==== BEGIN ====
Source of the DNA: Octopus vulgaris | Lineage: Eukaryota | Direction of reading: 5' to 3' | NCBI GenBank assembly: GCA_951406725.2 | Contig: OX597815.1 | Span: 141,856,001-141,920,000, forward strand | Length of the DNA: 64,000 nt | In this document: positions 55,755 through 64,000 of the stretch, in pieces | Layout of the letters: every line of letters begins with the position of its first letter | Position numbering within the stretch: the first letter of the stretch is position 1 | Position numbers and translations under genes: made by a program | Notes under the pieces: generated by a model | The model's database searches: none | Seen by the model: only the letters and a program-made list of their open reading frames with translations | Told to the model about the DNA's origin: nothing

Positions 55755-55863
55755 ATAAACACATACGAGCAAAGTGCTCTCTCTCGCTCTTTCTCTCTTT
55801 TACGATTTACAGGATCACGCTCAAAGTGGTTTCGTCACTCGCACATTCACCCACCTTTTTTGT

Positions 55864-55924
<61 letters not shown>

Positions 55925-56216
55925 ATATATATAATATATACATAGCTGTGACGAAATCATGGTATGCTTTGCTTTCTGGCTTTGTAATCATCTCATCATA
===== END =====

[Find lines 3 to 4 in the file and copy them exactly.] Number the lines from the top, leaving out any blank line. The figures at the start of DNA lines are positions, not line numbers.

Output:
55755 ATAAACACATACGAGCAAAGTGCTCTCTCTCGCTCTTTCTCTCTTT
55801 TACGATTTACAGGATCACGCTCAAAGTGGTTTCGTCACTCGCACATTCACCCACCTTTTTTGT